Arriving in Khao Lak, the first thing I did was to go to the Tsunami Museum, because before that I looked, and Feature Film, and videos from the scene. Such a serious tragedy happened, so how not to go to the museum. The museum is proudly named International Tsunami Museum. Yeah, straight international, yes. In general, never a museum, rather a stand with information, nothing more. I don't know what should have been there, but this is clearly not a museum. By the way, there are as many as three of them and all are apparently international museums. But okay, first things first.
The content of the article
- one In general about museums
- 2 Tsunami Museum 1
- 3 Tsunami Museum 2
- 4 Tsunami Museum 3
- five On the map
In general about museums
I will not talk about the tragic tsunami of 2004, you yourself can find information on the net. A lot of people died, including in Thailand. As I wrote above, I counted 3 museums and none of them is interesting from the point of view of a tourist, because they have nothing but poor quality photos (some are printed on a regular printer), descriptions on stands in English and TV with videos from YouTube. More like making money. All this can be seen in a relaxed atmosphere at home, why go somewhere. All museums are dedicated to the city of Khao Lak, although the entire Andaman coast was affected, and not only Thailand in general.
There is also a memorial on the pier of Nam Kem, but I was not there, so I cannot say how interesting it is..
Tsunami Museum 1
The first museum is located near a police boat, which was washed ashore by the tsunami and carried several kilometers. Now it stands exactly in the same place where it was brought in in 2004. You yourself can estimate the distance to the seashore, and where the water has reached, washing away the entire city on its way. By the way, out of 9 police officers who were on the boat, only one was killed. The museum is a small canopy under which souvenirs are sold. There are also several stands with photographs and descriptions. One of the sellers acts as a guide and talks a little about the tsunami.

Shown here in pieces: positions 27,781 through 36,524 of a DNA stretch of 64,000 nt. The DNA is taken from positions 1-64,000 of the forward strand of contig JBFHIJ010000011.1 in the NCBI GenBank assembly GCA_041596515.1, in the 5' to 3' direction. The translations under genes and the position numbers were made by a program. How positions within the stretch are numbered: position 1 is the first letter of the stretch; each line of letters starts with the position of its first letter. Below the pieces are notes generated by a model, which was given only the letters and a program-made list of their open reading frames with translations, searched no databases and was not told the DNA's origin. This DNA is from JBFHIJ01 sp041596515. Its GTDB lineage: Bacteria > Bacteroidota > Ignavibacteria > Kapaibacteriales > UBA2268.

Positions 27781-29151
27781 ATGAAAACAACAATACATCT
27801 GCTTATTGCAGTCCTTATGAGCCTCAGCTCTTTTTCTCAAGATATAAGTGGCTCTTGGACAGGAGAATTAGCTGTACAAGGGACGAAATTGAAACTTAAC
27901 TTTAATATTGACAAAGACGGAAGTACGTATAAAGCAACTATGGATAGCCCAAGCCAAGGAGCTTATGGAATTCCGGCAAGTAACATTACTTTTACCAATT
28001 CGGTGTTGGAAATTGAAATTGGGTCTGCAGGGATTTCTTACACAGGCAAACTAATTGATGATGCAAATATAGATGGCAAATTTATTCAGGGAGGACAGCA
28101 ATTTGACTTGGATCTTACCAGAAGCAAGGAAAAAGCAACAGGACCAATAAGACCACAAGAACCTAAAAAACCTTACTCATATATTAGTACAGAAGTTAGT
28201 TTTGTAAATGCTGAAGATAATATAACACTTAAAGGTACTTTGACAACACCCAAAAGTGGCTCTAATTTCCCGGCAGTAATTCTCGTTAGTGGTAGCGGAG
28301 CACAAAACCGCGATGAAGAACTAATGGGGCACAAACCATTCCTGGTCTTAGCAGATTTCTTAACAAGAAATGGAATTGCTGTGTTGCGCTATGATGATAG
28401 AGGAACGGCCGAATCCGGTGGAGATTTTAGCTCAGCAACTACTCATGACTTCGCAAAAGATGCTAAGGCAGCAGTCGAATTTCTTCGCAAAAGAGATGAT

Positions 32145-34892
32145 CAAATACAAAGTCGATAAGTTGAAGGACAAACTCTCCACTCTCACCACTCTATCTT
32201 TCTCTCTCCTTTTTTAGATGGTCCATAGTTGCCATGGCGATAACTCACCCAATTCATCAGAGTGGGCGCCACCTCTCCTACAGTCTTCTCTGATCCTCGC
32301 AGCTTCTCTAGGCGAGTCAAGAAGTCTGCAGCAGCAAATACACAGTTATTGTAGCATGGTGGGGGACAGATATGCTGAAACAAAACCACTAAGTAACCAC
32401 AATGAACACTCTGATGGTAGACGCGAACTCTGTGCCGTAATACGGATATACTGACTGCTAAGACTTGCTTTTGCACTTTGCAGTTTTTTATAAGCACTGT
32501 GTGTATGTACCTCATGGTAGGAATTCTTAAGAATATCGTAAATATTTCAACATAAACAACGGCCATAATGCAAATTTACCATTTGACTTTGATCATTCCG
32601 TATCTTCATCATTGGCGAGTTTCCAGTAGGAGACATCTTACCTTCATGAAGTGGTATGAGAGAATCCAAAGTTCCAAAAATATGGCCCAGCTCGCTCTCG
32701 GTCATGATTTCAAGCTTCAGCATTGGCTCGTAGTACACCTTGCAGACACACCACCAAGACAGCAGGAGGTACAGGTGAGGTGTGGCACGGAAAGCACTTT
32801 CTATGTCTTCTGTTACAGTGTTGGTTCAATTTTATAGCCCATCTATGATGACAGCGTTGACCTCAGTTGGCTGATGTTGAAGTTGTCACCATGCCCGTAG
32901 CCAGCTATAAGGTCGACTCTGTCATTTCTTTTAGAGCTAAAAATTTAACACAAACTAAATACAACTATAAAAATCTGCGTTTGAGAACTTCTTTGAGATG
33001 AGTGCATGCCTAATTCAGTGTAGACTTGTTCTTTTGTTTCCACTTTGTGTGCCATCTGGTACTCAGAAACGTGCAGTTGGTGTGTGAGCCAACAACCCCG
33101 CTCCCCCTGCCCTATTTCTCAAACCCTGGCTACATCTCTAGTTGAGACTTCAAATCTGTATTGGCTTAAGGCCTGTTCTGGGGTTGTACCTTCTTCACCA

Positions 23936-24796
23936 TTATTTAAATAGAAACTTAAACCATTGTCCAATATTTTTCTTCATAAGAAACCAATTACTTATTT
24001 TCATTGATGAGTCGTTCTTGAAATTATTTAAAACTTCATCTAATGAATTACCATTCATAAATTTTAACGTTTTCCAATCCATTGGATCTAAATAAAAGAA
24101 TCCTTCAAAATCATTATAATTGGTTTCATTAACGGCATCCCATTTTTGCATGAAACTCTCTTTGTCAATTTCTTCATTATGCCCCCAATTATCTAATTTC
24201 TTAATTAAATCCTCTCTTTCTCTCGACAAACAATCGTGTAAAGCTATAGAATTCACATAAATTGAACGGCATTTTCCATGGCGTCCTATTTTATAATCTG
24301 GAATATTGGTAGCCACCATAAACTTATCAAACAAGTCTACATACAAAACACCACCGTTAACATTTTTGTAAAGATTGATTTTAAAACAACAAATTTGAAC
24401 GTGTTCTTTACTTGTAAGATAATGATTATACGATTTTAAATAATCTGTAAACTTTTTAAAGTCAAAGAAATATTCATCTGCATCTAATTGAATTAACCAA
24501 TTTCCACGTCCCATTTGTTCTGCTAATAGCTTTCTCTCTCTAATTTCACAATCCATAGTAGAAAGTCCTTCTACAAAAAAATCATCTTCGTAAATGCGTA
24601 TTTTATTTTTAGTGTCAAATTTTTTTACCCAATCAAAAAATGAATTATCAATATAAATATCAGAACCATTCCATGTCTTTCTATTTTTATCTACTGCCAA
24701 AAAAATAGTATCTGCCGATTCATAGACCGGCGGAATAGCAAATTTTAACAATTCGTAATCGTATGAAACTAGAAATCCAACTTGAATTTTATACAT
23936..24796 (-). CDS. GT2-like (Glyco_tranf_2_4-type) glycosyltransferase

A crippled car is parked next to the shed. I didn’t ask if it had been standing here since 2004 and was damaged by the tsunami or it’s just standing there. A little further from the boat and the shed, there is a stone memorial in memory of the victims..
Tsunami Museum 2
Donation login. I left 100 baht, but you can not leave.
The second museum is private and the most interesting of all. It is one room with a bunch of different stands, with maps, photographs, and local stories about the incident. The stands are well decorated, but you need good English to read this fluently. On the ground floor there is a large TV, where you can watch videos about the tsunami downloaded from the Internet. At the entrance I was given a glass of cool water, free of charge. Was here in the evening, so quarrel about the quality of the photo.
Tsunami Museum 3
The entrance is of the type for a donation, but it is required. 100 baht.
The least interesting museum, although from the outside it seems different, the signboard was solidly decorated. The entrance, as I wrote above, is paid, but there is nothing to watch at all, so you can donate to charity (if this is really the case) and not go inside. On the first floor there are several so-so stands, and on the second floor there are 3 separate rooms with TVs, where videos and films about the tsunami are played. Moreover, for some reason, it is also impossible to photograph, although there is nothing to photograph there..
On the map
- The boat and the shed near it are 200 meters from the main road and cannot be seen from the road. It's easy to find and it's marked on my map (police boat).
- The second museum is on the way to this boat, on the right in one of the buildings, about 50 meters from the highway.
- The third museum is located not far from the first two, right on the main highway, a good 7-eleven landmark, exactly opposite it across the road.
Tsunami Museum and Memorial
Tsunami Museum and Memorial
It is very difficult to call it a museum. A police boat, a monument and a couple of stands with photographs and souvenirs. There are also two more home-grown museums nearby, but they also have stands with photos and TV with videos..
It is very difficult to call it a museum. A police boat, a monument and a couple of stands with photographs and souvenirs. There are also two more home-grown museums nearby, but they also have stands with photos and TV with videos.